Armed groups deployed in the suburbs of Libya's capital on Tuesday, sparking security fears ahead of an expected delay of presidential elections, as three key candidates met in the country's east.
The vote was meant to cap a UN-led peace process after a ceasefire between eastern and western camps last year, but with no final candidate list published just two days ahead of polling, few believe they will go ahead.
The political uncertainty has raised tensions on the ground across Libya, controlled by an array of armed groups in a decade of conflict following the 2011 revolt that overthrew longtime dictator Moamer Kadhafi.
Images posted online early Tuesday showed a tank and pickup trucks mounted with machine guns in Fornaj district, where some roads were blocked by armed men.
Schools and the University of Tripoli closed as a precaution but there were no firefights, residents told AFP.
It was the latest in a string of security incidents ahead of scheduled elections that have been undermined by divisions over their legal framework and the candidacies of several divisive figures.
One of the most controversial is eastern-based military strongman Khalifa Haftar, who from 2019 waged a year-long but ultimately failed campaign to seize Tripoli by force.
On Tuesday, he met with two other leading presidential candidates from western Libya, ex-interior minister Fathi Bashagha and former deputy prime minister Ahmed Maiteeq, in Benghazi.
The content of their talks was not disclosed, but an adviser to Bashagha told AFP that the reason for the visit was to "break down obstacles... and show that it is possible to unite".
Haftar is not the only divisive front-runner in the polls.
Seif al-Islam Kadhafi, son of Moamer, is also in the running despite facing accusations of war crimes and an arrest warrant from the International Criminal Court.
Abdulhamid Dbeibah, the head of a unity government installed by the UN-led process in March, is also standing despite having pledged not to.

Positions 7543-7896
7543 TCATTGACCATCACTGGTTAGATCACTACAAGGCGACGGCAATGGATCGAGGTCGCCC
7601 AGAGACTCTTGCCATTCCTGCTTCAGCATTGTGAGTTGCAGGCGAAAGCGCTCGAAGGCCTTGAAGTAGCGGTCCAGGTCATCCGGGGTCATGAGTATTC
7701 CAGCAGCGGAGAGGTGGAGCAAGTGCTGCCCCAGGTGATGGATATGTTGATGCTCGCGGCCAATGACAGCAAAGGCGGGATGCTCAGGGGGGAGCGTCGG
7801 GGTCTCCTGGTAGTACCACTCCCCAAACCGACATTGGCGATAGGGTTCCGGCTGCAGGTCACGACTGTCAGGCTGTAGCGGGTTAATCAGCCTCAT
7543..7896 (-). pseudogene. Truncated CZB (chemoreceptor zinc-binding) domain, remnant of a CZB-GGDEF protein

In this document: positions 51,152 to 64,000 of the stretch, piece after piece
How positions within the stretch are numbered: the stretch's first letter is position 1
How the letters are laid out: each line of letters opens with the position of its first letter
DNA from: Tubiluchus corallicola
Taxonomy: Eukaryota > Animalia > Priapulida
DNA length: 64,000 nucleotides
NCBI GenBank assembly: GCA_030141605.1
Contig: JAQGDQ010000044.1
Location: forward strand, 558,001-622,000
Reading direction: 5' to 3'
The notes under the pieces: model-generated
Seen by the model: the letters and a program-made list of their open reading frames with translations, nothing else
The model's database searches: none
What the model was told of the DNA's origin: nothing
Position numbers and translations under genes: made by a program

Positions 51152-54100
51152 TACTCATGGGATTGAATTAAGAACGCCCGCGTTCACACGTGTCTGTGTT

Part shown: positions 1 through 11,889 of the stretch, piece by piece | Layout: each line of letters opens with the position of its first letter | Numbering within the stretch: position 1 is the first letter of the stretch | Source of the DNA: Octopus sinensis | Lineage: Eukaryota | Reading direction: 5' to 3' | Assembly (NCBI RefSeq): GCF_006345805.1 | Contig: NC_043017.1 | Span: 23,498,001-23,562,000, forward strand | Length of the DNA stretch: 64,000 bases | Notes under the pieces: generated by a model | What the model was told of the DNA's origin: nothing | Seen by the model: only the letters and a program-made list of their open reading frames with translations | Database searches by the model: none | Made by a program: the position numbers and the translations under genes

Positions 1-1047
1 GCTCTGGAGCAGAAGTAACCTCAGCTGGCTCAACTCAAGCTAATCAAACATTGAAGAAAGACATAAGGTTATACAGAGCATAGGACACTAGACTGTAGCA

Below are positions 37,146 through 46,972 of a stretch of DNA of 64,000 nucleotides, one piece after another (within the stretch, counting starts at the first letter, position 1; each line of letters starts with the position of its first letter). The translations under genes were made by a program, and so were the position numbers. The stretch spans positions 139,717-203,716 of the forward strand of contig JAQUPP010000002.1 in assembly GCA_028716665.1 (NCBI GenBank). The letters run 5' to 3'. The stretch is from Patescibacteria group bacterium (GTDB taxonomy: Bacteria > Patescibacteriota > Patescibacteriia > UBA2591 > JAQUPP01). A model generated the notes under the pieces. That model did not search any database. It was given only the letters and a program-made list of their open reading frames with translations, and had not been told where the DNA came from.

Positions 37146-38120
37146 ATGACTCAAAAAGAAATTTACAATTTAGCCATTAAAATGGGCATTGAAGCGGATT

'Risk of clashes'
"Every single faction in Libya has an issue with one of these three candidates," said Claudia Gazzini, a Libya expert at the International Crisis Group.
"So they tried to stop these candidates from running using legal means, but failing that there seems to have been an informal agreement between some factions not to let the elections go forward."
No party has officially announced the polls will be delayed, but such a move is widely viewed as a foregone conclusion, partly due to the difficulty of holding a free and fair vote given the fragile security situation.
By Tuesday afternoon, roads in Tripoli that had been closed were reopened and fewer gunmen were on the streets, an AFP correspondent said.
Libya's Tripoli-based unity government, which took power in March with a mandate to take the country to elections, did not immediately comment on the developments.
Armed groups had also deployed in Tripoli's streets last week after the unity government dismissed Abdulbasit Marwan, a senior military official backed by several of Tripoli's powerful armed groups.
The United Nations' Libya mission UNSMIL voiced concern over the armed deployments, warning such mobilisation "creates tensions and increases the risk of clashes that could spiral into conflict."
In a statement, it called for the resolution of any disagreements through dialogue, "particularly at this stage when the country is navigating through a difficult and complex electoral process that should usher in a peaceful transition."
The Libyan capital is under the control of an array of armed groups affiliated with the defence and interior ministries.
Libya has been relatively calm since a landmark ceasefire between eastern and western camps in October last year, but despite high hopes for peace the UN has struggled to overcome the country's deep, complex divisions.